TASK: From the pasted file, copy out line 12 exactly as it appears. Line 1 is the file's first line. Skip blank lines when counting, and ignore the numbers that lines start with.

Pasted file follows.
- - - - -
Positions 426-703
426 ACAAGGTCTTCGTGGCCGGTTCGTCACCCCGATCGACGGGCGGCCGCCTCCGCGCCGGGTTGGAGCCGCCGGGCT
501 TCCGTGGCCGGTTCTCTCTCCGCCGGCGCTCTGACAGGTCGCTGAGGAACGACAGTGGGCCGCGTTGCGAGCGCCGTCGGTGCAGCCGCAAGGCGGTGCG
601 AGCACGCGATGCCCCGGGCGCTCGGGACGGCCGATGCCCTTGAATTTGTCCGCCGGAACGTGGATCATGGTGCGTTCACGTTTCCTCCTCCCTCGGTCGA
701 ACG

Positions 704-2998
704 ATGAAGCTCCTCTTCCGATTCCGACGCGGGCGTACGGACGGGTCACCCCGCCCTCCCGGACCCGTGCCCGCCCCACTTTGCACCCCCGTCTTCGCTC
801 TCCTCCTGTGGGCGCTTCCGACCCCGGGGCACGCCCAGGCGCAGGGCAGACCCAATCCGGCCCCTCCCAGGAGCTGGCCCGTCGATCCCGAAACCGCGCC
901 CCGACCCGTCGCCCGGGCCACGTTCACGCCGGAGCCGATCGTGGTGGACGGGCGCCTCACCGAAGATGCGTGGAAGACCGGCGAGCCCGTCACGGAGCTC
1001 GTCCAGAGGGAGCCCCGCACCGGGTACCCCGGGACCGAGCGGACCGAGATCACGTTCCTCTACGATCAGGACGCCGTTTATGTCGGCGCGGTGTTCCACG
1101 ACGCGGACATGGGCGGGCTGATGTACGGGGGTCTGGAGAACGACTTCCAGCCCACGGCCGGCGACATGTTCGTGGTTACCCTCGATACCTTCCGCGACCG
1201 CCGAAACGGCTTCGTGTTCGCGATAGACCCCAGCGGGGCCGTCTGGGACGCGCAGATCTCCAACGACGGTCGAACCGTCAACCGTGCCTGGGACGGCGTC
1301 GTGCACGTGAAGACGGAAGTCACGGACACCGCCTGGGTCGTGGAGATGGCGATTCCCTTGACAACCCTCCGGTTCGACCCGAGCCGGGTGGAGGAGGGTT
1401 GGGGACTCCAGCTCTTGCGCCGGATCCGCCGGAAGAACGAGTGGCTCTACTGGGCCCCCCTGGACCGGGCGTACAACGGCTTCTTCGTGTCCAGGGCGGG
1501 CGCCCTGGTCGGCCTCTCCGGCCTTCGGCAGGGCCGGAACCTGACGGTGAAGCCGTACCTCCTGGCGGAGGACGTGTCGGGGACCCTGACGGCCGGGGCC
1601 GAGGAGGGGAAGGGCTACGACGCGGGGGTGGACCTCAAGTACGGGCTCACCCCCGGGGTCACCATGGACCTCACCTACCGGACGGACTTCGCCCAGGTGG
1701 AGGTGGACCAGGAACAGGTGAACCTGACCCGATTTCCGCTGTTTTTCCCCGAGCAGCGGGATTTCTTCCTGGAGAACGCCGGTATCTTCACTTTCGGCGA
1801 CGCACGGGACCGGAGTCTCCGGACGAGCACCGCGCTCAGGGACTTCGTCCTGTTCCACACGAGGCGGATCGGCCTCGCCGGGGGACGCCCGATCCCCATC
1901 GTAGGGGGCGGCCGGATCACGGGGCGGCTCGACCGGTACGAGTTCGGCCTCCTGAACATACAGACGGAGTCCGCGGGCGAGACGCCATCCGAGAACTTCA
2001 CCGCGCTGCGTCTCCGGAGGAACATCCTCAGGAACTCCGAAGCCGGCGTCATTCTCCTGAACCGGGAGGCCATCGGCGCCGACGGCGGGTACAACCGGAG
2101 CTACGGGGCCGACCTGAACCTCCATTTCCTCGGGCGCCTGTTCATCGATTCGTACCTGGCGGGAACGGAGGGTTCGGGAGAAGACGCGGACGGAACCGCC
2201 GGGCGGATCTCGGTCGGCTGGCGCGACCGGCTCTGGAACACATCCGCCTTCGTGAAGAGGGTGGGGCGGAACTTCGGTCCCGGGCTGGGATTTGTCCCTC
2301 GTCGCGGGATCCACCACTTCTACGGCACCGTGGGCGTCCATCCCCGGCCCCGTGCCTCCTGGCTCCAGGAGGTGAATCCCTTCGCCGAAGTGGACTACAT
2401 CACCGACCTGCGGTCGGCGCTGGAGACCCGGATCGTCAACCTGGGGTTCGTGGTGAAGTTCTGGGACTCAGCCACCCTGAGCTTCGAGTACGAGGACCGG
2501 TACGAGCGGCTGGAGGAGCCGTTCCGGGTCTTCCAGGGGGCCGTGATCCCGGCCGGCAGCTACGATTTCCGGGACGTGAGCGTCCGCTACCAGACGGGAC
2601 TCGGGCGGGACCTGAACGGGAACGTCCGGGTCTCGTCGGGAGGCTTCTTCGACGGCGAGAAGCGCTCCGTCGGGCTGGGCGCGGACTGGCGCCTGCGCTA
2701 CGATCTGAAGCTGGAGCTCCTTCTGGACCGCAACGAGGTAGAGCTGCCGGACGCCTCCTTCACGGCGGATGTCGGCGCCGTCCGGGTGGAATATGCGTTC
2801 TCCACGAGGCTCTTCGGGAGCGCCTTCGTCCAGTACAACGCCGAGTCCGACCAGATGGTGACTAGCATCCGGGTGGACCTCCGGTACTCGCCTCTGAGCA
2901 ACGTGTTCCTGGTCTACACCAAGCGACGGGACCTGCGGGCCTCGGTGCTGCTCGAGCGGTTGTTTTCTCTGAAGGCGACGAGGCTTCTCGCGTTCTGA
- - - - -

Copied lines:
1201 CCGAAACGGCTTCGTGTTCGCGATAGACCCCAGCGGGGCCGTCTGGGACGCGCAGATCTCCAACGACGGTCGAACCGTCAACCGTGCCTGGGACGGCGTC